Shock waves expanding at 10s of thausands km/sec; whereas stellar natal kick might be at just ~1000 km/sec.? For the latter velocity of any possible surviving star of 1987 SN possible binary, for over 30 years, at a distance of ~165,0oo lyrs, what would be the angular displacement; discernable?

As critical mass density (sufficient for sustained chain reaction)  is reached, might one also have an energy density associated with eventual red dwarf formation? Perhaps the latter not just a remnant, but consistent with a fission process, contributing additionally (or solely) to what we detect as a supernova explosion?

Stars contain an abundance of iron (as per spectroscopy), not unlike earth and stellar nebula. If cosmic rays are predominantly iron nuclei, them might this also be consistent with a supernova fission process, including (mainly?) iron? But where is iron in a SN explosion? One has evidence of nickel and cobalt; both next (in atomic number and weight) to iron in Periodic Table. Are iron nuclei being utilized and consumed as a fissionable fuel in such SN explosion and element synthesis?

Might such considered fission process (perhaps iron doped with .1% uranium?), trigger off a supernova explosion, rather than just being an accompanying process? Might additional energy released be mainly massive neutrinos? In terms of energetics, is most of energy released in supernova explosion from neutrinos? Does fission process generate more neutrinos, as well as heat, than fusion?

Is the energy scale for SN limited to just 2 fermion generations (i.e muons) or might one have higher energy levels associated with fermion mass spectrum? What energy (mass density) scale is associated with (if) neutrino trapping; approximately same as for neutron (nucleon) degeneracy? But less than short duration GRB energy scale?

If higher energy scale, as for fermion mass spectrum, then one would seem to have left over higher generation massive neutrinos. Assuming no decay nor annihilation, and comparatively limited nucleon absorption, might our galaxy (including dark matter halo?), Large Magellanic Cloud, and solar system’s neutrino belt, contain a smaller fractional number of such more massive neutrinos, in addition to electron neutrinos?

Might a supernova explosion description be more than just release of gravitational potential energy, and more than just a bounce off an energy (i.e. mass density) nucleon (?) surface (simulations not consistent with such bounce?); and more than just a fusion process, since fuel has been markedly reduced? Instead might such explosion represent a qualitative and quantitative shift to a predominant fission process, with also perhaps a remnant, suggestive of such switch?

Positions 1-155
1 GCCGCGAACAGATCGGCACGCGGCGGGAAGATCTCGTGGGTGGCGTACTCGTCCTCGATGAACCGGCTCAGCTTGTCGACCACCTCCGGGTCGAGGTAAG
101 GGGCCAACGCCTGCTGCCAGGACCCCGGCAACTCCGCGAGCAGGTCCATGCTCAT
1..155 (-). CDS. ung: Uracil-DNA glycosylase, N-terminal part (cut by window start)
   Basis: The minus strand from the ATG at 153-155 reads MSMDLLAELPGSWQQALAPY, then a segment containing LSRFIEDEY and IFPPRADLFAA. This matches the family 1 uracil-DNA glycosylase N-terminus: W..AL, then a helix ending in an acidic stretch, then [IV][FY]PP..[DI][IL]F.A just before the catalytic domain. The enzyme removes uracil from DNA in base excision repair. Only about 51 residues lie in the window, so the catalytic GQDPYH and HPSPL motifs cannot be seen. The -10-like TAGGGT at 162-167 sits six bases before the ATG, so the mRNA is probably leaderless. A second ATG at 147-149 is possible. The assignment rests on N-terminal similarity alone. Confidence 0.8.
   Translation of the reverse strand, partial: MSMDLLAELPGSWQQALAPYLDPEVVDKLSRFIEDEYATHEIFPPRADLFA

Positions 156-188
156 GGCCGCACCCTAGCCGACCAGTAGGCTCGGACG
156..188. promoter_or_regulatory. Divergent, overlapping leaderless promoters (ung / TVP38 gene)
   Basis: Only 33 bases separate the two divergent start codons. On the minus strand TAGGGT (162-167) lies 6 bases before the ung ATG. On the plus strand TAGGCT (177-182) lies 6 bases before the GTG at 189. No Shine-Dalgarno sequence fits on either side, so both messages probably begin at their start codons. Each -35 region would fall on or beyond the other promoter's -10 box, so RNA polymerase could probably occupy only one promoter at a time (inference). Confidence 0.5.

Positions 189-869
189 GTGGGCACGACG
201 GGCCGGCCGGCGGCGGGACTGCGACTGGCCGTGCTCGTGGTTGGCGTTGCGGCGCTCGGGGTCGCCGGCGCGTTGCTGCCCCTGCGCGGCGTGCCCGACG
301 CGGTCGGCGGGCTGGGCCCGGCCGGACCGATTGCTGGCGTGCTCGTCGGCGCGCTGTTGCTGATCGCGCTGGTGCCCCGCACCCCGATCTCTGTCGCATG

What is the most likely outcome of a supernova – no remnant? Might any database of supernova remnants (SNR) contain a compact object; a significant portion of original massive star? Would a pulsar be part of any such SNR database? Might likelihood of compact object be mass (10-15 solar mass?) dependent? What percentage of neutron stars are pulsars? If there were a supernova remnant, might it be of a lesser mass, such as red dwarf mass?

Or if a neutron star were a SN1987 remnant, then wouldn’t there be central x-ray detection, from strong magnetic field, near infall to magnetic pole? Might one have both a SN precursor neutron star, and also a somewhat lesser mass NS? But would there be sufficient fuel for SN in such scenario?

Could a supernova explosion sometimes leave behind a red dwarf remnant (i.e. SNR) fission star (such as .04 of 4 solar mass precursor), usually detectable only in infrared? Would infrared spectroscopy enable detection of such an object?

For example, might infrared spectroscopy distinguish between heat of expanding gas shell and an interior remnant source? Even if the site of SN1987 is obscured by gas clouds, inter-stellar debris etc., still might infrared spectroscopy reveal an object at SN1987 co-ordinates? Whereas gas clouds, and other diffuse infrared sources, might just reveal a slight non-specific pattern.

Thus would any such infrared spectroscopy detection (and thus revealed object?) seem consistent with the significance of a fission process in initiation of explosiveness of supernova phenomena?

Periodic Table

Chandra images

Theory of core-collapse of supernovae

 

July 8, 2016

Calculations and gravitational potential tapering – a problem? Angular inertia? Motion for our Sun, as part of a binary system? Parallax resolution?

Might gravitational potential, instead of inversely droping off linearly, perhaps have a different (exponential like?) tapering? Differently, does the electric field, and also radioactivity, have a sudden drop off? Thus is there perhaps precedence for differences in field strength, and decreases in other phenomenon?